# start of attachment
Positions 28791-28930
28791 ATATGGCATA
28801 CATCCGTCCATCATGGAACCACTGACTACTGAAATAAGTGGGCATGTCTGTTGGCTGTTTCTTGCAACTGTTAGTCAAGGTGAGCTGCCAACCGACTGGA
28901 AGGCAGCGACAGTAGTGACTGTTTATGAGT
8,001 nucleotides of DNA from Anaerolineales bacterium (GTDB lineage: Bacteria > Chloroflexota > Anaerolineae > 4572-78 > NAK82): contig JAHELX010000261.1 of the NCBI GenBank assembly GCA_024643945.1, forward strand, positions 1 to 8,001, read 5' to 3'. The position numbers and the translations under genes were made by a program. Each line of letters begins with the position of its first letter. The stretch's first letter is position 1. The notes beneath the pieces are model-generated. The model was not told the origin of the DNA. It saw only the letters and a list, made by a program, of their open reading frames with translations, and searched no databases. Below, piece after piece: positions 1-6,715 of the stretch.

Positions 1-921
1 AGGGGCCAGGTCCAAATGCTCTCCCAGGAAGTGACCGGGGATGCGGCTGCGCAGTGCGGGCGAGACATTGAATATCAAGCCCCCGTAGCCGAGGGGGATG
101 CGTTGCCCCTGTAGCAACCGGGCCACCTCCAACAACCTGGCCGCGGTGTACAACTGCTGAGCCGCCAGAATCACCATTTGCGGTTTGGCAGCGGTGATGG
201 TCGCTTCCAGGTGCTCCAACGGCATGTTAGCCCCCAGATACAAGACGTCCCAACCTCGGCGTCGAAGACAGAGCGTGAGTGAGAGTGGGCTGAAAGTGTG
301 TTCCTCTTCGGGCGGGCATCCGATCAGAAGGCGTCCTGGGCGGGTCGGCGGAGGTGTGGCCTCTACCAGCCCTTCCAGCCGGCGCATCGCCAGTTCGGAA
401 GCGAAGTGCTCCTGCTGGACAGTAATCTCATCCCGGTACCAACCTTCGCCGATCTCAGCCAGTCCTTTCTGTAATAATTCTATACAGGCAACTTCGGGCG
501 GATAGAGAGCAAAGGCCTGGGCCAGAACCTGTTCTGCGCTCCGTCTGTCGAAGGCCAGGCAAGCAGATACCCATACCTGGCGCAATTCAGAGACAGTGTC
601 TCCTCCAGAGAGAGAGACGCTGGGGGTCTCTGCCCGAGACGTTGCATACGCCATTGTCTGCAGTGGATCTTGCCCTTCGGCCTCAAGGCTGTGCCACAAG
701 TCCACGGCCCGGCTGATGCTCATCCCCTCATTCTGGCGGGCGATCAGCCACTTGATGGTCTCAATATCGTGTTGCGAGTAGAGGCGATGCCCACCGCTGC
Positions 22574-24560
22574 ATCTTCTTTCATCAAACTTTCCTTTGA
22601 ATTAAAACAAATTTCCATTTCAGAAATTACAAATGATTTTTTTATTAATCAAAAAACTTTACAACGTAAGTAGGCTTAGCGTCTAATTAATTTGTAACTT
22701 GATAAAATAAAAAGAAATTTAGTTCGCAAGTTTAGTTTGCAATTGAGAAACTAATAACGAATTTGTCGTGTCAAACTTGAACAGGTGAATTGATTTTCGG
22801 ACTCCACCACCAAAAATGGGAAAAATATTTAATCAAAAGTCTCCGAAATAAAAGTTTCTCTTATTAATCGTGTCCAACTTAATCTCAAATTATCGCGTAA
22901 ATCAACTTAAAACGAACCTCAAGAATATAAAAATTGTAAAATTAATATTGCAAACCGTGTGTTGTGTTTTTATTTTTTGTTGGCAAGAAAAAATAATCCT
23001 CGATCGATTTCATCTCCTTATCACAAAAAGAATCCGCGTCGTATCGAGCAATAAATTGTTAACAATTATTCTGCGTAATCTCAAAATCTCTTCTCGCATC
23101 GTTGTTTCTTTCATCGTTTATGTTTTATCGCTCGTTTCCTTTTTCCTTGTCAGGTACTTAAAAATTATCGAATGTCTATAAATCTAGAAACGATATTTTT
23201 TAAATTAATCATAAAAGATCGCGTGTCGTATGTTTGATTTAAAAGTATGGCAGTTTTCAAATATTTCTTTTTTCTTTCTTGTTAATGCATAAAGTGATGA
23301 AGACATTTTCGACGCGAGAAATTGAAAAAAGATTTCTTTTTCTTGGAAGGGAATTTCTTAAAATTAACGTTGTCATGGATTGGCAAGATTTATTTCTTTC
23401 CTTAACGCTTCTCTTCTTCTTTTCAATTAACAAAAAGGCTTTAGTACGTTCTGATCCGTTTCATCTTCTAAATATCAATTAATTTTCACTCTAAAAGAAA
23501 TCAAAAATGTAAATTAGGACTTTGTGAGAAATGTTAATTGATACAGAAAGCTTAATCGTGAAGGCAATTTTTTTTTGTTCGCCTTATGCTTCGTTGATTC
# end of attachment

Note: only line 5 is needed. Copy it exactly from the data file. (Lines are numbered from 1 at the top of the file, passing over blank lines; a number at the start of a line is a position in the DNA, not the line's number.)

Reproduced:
8,001 nucleotides of DNA from Anaerolineales bacterium (GTDB lineage: Bacteria > Chloroflexota > Anaerolineae > 4572-78 > NAK82): contig JAHELX010000261.1 of the NCBI GenBank assembly GCA_024643945.1, forward strand, positions 1 to 8,001, read 5' to 3'. The position numbers and the translations under genes were made by a program. Each line of letters begins with the position of its first letter. The stretch's first letter is position 1. The notes beneath the pieces are model-generated. The model was not told the origin of the DNA. It saw only the letters and a list, made by a program, of their open reading frames with translations, and searched no databases. Below, piece after piece: positions 1-6,715 of the stretch.